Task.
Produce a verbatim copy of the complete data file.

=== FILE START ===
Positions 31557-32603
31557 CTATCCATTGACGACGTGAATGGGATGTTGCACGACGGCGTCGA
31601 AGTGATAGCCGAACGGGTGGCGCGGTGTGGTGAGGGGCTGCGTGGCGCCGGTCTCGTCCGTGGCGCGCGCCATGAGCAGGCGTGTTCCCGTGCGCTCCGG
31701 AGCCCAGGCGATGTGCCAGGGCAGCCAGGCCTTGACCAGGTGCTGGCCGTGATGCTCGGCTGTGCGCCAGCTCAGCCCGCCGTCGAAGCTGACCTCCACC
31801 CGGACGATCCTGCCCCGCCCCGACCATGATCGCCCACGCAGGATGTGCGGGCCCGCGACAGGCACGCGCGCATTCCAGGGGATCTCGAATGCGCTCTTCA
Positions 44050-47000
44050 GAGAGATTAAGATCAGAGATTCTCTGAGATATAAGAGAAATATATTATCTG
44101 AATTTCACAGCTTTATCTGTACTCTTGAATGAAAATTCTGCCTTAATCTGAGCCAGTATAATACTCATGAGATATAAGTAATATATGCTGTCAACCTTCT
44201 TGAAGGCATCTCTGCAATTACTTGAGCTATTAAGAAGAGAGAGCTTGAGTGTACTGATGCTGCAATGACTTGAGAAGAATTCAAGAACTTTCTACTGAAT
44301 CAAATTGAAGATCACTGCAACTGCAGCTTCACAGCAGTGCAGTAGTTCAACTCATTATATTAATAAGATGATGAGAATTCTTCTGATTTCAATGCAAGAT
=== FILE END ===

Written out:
Positions 31557-32603
31557 CTATCCATTGACGACGTGAATGGGATGTTGCACGACGGCGTCGA
31601 AGTGATAGCCGAACGGGTGGCGCGGTGTGGTGAGGGGCTGCGTGGCGCCGGTCTCGTCCGTGGCGCGCGCCATGAGCAGGCGTGTTCCCGTGCGCTCCGG
31701 AGCCCAGGCGATGTGCCAGGGCAGCCAGGCCTTGACCAGGTGCTGGCCGTGATGCTCGGCTGTGCGCCAGCTCAGCCCGCCGTCGAAGCTGACCTCCACC
31801 CGGACGATCCTGCCCCGCCCCGACCATGATCGCCCACGCAGGATGTGCGGGCCCGCGACAGGCACGCGCGCATTCCAGGGGATCTCGAATGCGCTCTTCA
Positions 44050-47000
44050 GAGAGATTAAGATCAGAGATTCTCTGAGATATAAGAGAAATATATTATCTG
44101 AATTTCACAGCTTTATCTGTACTCTTGAATGAAAATTCTGCCTTAATCTGAGCCAGTATAATACTCATGAGATATAAGTAATATATGCTGTCAACCTTCT
44201 TGAAGGCATCTCTGCAATTACTTGAGCTATTAAGAAGAGAGAGCTTGAGTGTACTGATGCTGCAATGACTTGAGAAGAATTCAAGAACTTTCTACTGAAT
44301 CAAATTGAAGATCACTGCAACTGCAGCTTCACAGCAGTGCAGTAGTTCAACTCATTATATTAATAAGATGATGAGAATTCTTCTGATTTCAATGCAAGAT